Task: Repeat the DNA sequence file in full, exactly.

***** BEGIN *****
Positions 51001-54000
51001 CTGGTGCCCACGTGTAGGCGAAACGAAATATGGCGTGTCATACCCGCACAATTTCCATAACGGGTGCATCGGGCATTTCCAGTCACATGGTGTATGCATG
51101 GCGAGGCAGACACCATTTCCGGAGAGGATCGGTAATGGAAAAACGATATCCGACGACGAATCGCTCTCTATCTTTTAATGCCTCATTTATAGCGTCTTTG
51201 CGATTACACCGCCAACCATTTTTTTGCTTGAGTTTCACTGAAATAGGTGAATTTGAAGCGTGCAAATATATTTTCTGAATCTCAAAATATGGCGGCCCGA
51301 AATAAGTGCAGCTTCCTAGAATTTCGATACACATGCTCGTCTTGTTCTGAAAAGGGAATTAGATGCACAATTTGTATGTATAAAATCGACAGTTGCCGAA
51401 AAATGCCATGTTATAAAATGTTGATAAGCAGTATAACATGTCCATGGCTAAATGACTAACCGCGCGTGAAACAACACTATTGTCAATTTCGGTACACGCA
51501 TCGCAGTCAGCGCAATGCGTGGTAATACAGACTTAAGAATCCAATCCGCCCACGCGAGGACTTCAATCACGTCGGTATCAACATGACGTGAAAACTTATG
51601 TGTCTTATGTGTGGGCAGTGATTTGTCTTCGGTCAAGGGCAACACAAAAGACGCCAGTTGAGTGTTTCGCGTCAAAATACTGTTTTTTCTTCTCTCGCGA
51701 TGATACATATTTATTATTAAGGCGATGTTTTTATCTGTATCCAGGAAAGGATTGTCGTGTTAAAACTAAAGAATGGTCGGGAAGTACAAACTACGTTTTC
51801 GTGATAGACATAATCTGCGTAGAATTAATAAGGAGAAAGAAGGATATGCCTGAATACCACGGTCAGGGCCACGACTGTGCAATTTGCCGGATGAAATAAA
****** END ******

Positions 51001-54000
51001 CTGGTGCCCACGTGTAGGCGAAACGAAATATGGCGTGTCATACCCGCACAATTTCCATAACGGGTGCATCGGGCATTTCCAGTCACATGGTGTATGCATG
51101 GCGAGGCAGACACCATTTCCGGAGAGGATCGGTAATGGAAAAACGATATCCGACGACGAATCGCTCTCTATCTTTTAATGCCTCATTTATAGCGTCTTTG
51201 CGATTACACCGCCAACCATTTTTTTGCTTGAGTTTCACTGAAATAGGTGAATTTGAAGCGTGCAAATATATTTTCTGAATCTCAAAATATGGCGGCCCGA
51301 AATAAGTGCAGCTTCCTAGAATTTCGATACACATGCTCGTCTTGTTCTGAAAAGGGAATTAGATGCACAATTTGTATGTATAAAATCGACAGTTGCCGAA
51401 AAATGCCATGTTATAAAATGTTGATAAGCAGTATAACATGTCCATGGCTAAATGACTAACCGCGCGTGAAACAACACTATTGTCAATTTCGGTACACGCA
51501 TCGCAGTCAGCGCAATGCGTGGTAATACAGACTTAAGAATCCAATCCGCCCACGCGAGGACTTCAATCACGTCGGTATCAACATGACGTGAAAACTTATG
51601 TGTCTTATGTGTGGGCAGTGATTTGTCTTCGGTCAAGGGCAACACAAAAGACGCCAGTTGAGTGTTTCGCGTCAAAATACTGTTTTTTCTTCTCTCGCGA
51701 TGATACATATTTATTATTAAGGCGATGTTTTTATCTGTATCCAGGAAAGGATTGTCGTGTTAAAACTAAAGAATGGTCGGGAAGTACAAACTACGTTTTC
51801 GTGATAGACATAATCTGCGTAGAATTAATAAGGAGAAAGAAGGATATGCCTGAATACCACGGTCAGGGCCACGACTGTGCAATTTGCCGGATGAAATAAA